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posted by janrinok on Tuesday August 24, @04:24PM   Printer-friendly
from the its-corn-its-good dept.

The author of this piece has an obvious bias (Geoff Cooper is the president and CEO of Renewable Fuels Association), but does he also have a valid point?

Let's prioritize American renewable fuels over foreign oil and minerals:

After suffering through more than a year of quarantines, stay-at-home orders, and travel lockdowns, millions of Americans have eagerly returned to the nation's highways this summer for long-awaited vacations and road trips. As a result, gasoline demand has surged to record highs and pump prices are at levels not seen since 2014.

In recent weeks, regular-grade gas prices averaged $3.17 per gallon, up almost 50 percent from the same time last year. With higher fuel prices threatening to undermine the nation's ongoing economic recovery, it's easy to see why the Biden administration is looking for ways to ease America's pain at the pump.

[...] Before the Biden administration looks to OPEC+ countries or mineral-rich nations like Afghanistan, China and Bolivia for help, it has an opportunity to turn to America's heartland for a homegrown solution. Renewable fuels like ethanol have a 40-year proven track record of success in helping to lower prices at the pump while simultaneously reducing carbon emissions, supporting good-paying clean energy jobs and curtailing crude oil imports.

Four decades' worth of investment and innovation by ethanol producers has resulted in real breakthroughs in lower-carbon transportation fuels. Today's corn-based ethanol reduces carbon emissions by 52 percent when compared directly to gasoline, according to a recent study from the Department of Energy's Argonne National Laboratory. Another study by scientists from Harvard University, Massachusetts Institute of Technology (MIT) and Tufts University similarly shows corn ethanol achieves an average carbon reduction of 46 percent compared to gasoline, with some ethanol in the market today achieving a 61 percent carbon reduction.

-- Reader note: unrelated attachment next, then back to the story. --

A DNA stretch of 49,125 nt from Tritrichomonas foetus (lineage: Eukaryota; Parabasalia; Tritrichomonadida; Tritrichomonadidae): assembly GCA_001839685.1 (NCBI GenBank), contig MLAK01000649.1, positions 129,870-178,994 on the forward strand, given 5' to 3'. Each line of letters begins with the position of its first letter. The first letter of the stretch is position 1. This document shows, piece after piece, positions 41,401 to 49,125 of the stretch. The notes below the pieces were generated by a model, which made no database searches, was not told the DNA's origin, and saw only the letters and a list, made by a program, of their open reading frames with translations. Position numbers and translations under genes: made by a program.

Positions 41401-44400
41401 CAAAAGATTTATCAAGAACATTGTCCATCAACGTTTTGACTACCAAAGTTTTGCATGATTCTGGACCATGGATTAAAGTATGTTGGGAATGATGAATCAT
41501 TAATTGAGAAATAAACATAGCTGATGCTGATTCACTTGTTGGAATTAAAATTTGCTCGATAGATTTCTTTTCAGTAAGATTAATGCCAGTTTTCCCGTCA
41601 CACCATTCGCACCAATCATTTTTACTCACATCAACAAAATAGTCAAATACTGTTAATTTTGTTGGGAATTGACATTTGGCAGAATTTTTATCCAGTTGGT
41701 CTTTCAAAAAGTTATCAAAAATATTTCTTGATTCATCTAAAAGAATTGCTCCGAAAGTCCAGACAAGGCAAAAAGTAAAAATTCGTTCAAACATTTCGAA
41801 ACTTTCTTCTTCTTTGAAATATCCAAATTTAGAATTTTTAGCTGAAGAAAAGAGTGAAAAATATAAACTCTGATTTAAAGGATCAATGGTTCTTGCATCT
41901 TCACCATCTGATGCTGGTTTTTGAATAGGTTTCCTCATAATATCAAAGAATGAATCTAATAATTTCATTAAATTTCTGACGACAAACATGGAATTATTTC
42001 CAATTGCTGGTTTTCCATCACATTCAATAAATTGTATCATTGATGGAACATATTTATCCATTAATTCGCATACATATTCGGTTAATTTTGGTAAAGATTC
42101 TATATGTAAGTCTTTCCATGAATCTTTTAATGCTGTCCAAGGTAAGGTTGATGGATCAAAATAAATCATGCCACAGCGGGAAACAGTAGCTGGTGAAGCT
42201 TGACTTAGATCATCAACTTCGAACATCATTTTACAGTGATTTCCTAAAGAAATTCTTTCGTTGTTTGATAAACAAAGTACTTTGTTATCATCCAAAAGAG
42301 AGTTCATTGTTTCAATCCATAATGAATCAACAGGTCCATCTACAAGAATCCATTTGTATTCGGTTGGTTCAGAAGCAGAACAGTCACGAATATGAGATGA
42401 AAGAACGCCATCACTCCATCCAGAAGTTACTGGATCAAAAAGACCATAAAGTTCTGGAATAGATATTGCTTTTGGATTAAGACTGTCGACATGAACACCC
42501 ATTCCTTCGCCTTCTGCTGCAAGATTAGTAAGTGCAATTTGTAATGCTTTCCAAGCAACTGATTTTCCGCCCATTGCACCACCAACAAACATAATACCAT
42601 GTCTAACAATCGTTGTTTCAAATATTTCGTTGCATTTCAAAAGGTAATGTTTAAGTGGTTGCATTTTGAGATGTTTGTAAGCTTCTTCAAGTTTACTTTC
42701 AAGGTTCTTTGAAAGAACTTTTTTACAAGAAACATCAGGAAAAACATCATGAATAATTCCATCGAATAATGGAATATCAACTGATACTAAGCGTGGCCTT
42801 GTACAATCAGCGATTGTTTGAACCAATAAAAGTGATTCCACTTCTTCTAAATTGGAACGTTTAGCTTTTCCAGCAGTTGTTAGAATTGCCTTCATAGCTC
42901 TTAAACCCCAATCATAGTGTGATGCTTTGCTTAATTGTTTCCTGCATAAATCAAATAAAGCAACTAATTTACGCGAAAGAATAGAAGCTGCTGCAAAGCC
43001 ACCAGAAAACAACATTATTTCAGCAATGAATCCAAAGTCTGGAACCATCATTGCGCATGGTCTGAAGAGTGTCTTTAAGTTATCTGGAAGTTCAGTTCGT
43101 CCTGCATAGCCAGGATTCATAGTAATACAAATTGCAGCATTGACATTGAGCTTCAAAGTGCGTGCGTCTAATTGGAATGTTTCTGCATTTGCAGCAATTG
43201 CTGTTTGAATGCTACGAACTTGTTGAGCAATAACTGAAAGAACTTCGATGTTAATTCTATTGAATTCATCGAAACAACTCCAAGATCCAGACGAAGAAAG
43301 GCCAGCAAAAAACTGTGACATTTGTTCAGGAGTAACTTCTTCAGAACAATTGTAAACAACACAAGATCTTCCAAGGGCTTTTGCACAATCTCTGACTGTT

[...] Before we turn to the Persian Gulf for answers to our nation's energy and climate challenges, let's give the American heartland a shot. The solution to high pump prices and decarbonization lies in the farm fields of Minnesota, Wisconsin, Iowa and other Midwest states — not in the oil fields of Iraq, Saudi Arabia, and other Middle East nations.

Journal Reference:
Uisung Lee, Hoyoung Kwon, May Wu, et al. Retrospective analysis of the U.S. corn ethanol industry for 2005–2019: implications for greenhouse gas emission reductions [open], Biofuels, Bioproducts and Biorefining (DOI: 10.1002/bbb.2225)


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  • (Score: 2, Informative) by Anonymous Coward on Tuesday August 24, @07:43PM (2 children)

    by Anonymous Coward on Tuesday August 24, @07:43PM (#1170482)

    Take if for what its worth....

    Which isn't a lot. [npr.org]

    The real problem, Spencer says, is not a shortage but retention. According to the ATA's own statistics, the average annual turnover rate for long-haul truckers at big trucking companies has been greater than 90% for decades. That means, for example, if a company has 10 truckers, nine will be gone within a year or, equivalently, three of their driver positions will have to each be refilled three times in a single year because so many new drivers leave within a few months.

    "We have millions of people who have been trained to be heavy-duty truck drivers who are currently not working as heavy-duty truck drivers because the entry-level jobs are terrible," says Steve Viscelli, a sociologist at the University of Pennsylvania who studies the trucking industry.

    The industry, namely the very large trucking firms, has been crying for many years about the "trucker shortage," but the issue isn't due to stimulus checks, but the fact that they treat entry level truck drivers like shit: